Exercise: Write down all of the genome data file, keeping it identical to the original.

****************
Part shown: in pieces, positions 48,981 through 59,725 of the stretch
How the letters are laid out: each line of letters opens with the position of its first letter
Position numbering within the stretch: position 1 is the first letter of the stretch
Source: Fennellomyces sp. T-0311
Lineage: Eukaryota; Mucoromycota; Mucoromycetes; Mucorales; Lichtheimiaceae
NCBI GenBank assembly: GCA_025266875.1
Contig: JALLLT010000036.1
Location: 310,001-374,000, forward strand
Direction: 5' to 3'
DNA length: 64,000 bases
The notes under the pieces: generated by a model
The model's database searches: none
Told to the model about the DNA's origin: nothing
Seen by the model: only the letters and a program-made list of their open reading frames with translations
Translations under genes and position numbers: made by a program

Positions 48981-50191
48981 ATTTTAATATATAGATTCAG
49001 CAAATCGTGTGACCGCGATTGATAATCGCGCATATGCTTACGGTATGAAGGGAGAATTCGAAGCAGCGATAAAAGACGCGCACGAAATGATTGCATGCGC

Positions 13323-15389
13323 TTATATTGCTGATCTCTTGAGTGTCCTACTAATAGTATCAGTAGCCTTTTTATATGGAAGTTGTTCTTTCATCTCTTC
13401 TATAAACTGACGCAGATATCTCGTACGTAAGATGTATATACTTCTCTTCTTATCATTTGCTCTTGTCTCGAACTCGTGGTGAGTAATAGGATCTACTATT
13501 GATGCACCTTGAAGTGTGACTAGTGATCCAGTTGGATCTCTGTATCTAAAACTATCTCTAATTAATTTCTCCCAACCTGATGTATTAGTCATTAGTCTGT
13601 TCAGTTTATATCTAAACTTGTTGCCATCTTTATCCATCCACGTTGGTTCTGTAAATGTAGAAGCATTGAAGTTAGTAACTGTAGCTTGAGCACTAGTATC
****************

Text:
Part shown: in pieces, positions 48,981 through 59,725 of the stretch
How the letters are laid out: each line of letters opens with the position of its first letter
Position numbering within the stretch: position 1 is the first letter of the stretch
Source: Fennellomyces sp. T-0311
Lineage: Eukaryota; Mucoromycota; Mucoromycetes; Mucorales; Lichtheimiaceae
NCBI GenBank assembly: GCA_025266875.1
Contig: JALLLT010000036.1
Location: 310,001-374,000, forward strand
Direction: 5' to 3'
DNA length: 64,000 bases
The notes under the pieces: generated by a model
The model's database searches: none
Told to the model about the DNA's origin: nothing
Seen by the model: only the letters and a program-made list of their open reading frames with translations
Translations under genes and position numbers: made by a program

Positions 48981-50191
48981 ATTTTAATATATAGATTCAG
49001 CAAATCGTGTGACCGCGATTGATAATCGCGCATATGCTTACGGTATGAAGGGAGAATTCGAAGCAGCGATAAAAGACGCGCACGAAATGATTGCATGCGC

Positions 13323-15389
13323 TTATATTGCTGATCTCTTGAGTGTCCTACTAATAGTATCAGTAGCCTTTTTATATGGAAGTTGTTCTTTCATCTCTTC
13401 TATAAACTGACGCAGATATCTCGTACGTAAGATGTATATACTTCTCTTCTTATCATTTGCTCTTGTCTCGAACTCGTGGTGAGTAATAGGATCTACTATT
13501 GATGCACCTTGAAGTGTGACTAGTGATCCAGTTGGATCTCTGTATCTAAAACTATCTCTAATTAATTTCTCCCAACCTGATGTATTAGTCATTAGTCTGT
13601 TCAGTTTATATCTAAACTTGTTGCCATCTTTATCCATCCACGTTGGTTCTGTAAATGTAGAAGCATTGAAGTTAGTAACTGTAGCTTGAGCACTAGTATC